In Focus Resource Center > Insights

The Business of Giving

By Bonnie Simmons, Bonnie Simmons, CPA .

As seen in Cape & Plymouth Business Magazine

“Collaboration is a key part of the success of any organization, executed through a clearly defined vision and mission and based on transparency and constant communication.” - Winston Churchill

The not-for-profit sector in Massachusetts is thriving. According to the most recent report by the Independent Sector, nonprofits employ almost 17% of the state’s workforce. In 2016, not-for-profits generated almost $118.8 billion in annual revenues and held $334.6 billion of assets. This volume has led to an increase in competition for fundraising dollars. Compounding this issue is the projected impact of the new Tax Cuts and Jobs Act (TCJA). The TCJA will double the standard deduction, which will reduce the number of taxpayers who itemize and take deductions for their charitable giving.

While the not-for-profit sector is lobbying for changes that would restore these charitable deductions, some analysts predict that charitable giving could drop between $12 billion and $20 billion per year. It is now more important than ever for not-for-profits to get creative with fundraising options in an effort to minimize the impact of these changes.


In recent years, nonprofits have employed a concept called “friendraising,” which is a conscious effort to start and sustain strong and lasting relationships within the community. The goal of effective friendraising is ensuring an outcome that benefits the community as a whole. Making genuine connections within the community and engaging them in your work not only increases donor activity but unites the community in a shared vision. Many of the not-for-profit organizations that Citrin Cooperman works with puts together engaging events including galas, golf tournaments, and themed outings, which have proven to be effective “friendraisers,” as they provide a fun environment for organizations to attract members of the community and build relationships with supporters in a way that gives them ownership of the mission, without pressuring people to donate.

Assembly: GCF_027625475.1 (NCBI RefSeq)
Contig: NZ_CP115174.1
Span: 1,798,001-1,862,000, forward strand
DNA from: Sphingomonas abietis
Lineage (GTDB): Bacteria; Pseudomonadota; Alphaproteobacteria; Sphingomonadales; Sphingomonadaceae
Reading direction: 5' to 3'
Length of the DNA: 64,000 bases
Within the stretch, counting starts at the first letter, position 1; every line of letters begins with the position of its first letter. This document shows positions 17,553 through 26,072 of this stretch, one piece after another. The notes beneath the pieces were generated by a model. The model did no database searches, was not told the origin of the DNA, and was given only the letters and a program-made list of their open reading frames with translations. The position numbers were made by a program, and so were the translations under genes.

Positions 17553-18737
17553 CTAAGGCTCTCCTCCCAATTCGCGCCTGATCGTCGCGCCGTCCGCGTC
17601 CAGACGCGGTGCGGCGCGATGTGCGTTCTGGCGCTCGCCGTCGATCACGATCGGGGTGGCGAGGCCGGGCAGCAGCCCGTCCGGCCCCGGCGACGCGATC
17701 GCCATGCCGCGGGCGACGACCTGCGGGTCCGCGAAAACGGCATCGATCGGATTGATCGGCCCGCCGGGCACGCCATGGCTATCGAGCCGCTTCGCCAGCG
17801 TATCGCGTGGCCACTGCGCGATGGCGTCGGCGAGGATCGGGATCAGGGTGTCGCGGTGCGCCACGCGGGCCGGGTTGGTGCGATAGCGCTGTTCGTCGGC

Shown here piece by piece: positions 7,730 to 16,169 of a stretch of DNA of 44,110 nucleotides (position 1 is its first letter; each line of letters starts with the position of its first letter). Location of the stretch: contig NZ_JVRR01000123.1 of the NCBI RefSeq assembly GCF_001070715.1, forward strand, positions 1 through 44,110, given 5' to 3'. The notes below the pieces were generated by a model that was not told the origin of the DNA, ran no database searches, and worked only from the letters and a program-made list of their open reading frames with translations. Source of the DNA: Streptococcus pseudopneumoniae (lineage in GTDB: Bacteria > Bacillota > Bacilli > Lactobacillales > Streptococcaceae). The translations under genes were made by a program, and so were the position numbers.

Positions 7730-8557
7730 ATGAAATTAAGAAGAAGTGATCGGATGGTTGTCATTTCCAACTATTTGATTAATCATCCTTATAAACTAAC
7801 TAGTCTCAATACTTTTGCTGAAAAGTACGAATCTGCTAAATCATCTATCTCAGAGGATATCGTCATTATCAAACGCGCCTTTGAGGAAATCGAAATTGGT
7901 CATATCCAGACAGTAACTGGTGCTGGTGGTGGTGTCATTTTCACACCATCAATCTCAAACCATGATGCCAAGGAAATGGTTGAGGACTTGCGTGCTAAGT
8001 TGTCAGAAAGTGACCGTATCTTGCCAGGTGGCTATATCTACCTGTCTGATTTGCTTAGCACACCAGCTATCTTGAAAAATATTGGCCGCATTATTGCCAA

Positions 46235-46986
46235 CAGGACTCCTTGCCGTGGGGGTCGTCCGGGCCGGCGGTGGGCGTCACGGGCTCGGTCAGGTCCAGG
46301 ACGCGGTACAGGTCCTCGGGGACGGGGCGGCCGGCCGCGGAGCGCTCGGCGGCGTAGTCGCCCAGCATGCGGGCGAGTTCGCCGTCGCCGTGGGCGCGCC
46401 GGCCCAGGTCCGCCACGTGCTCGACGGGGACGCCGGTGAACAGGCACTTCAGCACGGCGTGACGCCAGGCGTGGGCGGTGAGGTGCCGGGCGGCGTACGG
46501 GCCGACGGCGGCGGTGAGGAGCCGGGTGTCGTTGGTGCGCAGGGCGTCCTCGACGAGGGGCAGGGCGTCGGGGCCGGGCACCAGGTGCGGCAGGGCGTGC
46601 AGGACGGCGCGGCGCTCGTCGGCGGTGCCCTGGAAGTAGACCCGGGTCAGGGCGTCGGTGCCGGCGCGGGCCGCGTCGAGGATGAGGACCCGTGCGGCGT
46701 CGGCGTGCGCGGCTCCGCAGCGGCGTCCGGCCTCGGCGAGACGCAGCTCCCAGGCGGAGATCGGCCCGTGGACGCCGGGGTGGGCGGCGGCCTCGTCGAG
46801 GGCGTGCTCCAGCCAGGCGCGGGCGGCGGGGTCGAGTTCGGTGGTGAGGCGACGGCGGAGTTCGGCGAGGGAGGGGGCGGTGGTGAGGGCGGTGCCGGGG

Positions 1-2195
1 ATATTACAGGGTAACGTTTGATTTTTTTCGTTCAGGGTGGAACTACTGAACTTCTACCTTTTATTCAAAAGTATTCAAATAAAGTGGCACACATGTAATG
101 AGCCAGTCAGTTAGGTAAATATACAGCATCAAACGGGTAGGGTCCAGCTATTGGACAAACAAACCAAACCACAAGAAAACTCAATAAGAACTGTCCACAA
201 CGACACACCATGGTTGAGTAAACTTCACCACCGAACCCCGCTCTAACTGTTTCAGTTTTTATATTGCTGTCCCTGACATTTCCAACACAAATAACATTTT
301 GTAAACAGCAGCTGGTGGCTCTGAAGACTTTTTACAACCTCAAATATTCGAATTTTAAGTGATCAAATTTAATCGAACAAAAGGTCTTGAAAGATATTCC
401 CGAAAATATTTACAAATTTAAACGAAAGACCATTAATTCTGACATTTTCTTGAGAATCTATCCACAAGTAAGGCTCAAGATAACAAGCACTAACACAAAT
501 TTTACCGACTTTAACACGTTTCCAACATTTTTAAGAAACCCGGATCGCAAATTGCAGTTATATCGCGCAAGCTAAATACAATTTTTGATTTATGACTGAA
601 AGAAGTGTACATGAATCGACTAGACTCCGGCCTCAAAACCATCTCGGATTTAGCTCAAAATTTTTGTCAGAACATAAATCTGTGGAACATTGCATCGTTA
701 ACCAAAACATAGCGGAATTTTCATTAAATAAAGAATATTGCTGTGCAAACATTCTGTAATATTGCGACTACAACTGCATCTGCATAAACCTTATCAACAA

One Step Further

In April of 2018, Forbes published an article advising people behind the scenes of not-for-profit organizations to get more involved by sharing their own stories. The article noted that this not only improves brand or mission awareness, but can significantly increase job satisfaction, especially amongst staff who are not direct care workers.

While sending employees to attend friendraising events to support the mission and build relationships is a great start, employees should strive to make their own connections and share their organization’s mission every day with their networks.

We encourage our not-for-profit clients to involve all of their employees and challenge them to find creative ways to share the mission with their networks.

Ask your employees to make use of social media, share information and updates about the organization, and contribute their own ideas for fundraising and expanding brand awareness. Have some fun getting to know your employees and you might uncover talents they have not yet had an opportunity to share. Not only will you be raising awareness of the important work you do, but you will create a stronger, more engaged workforce.

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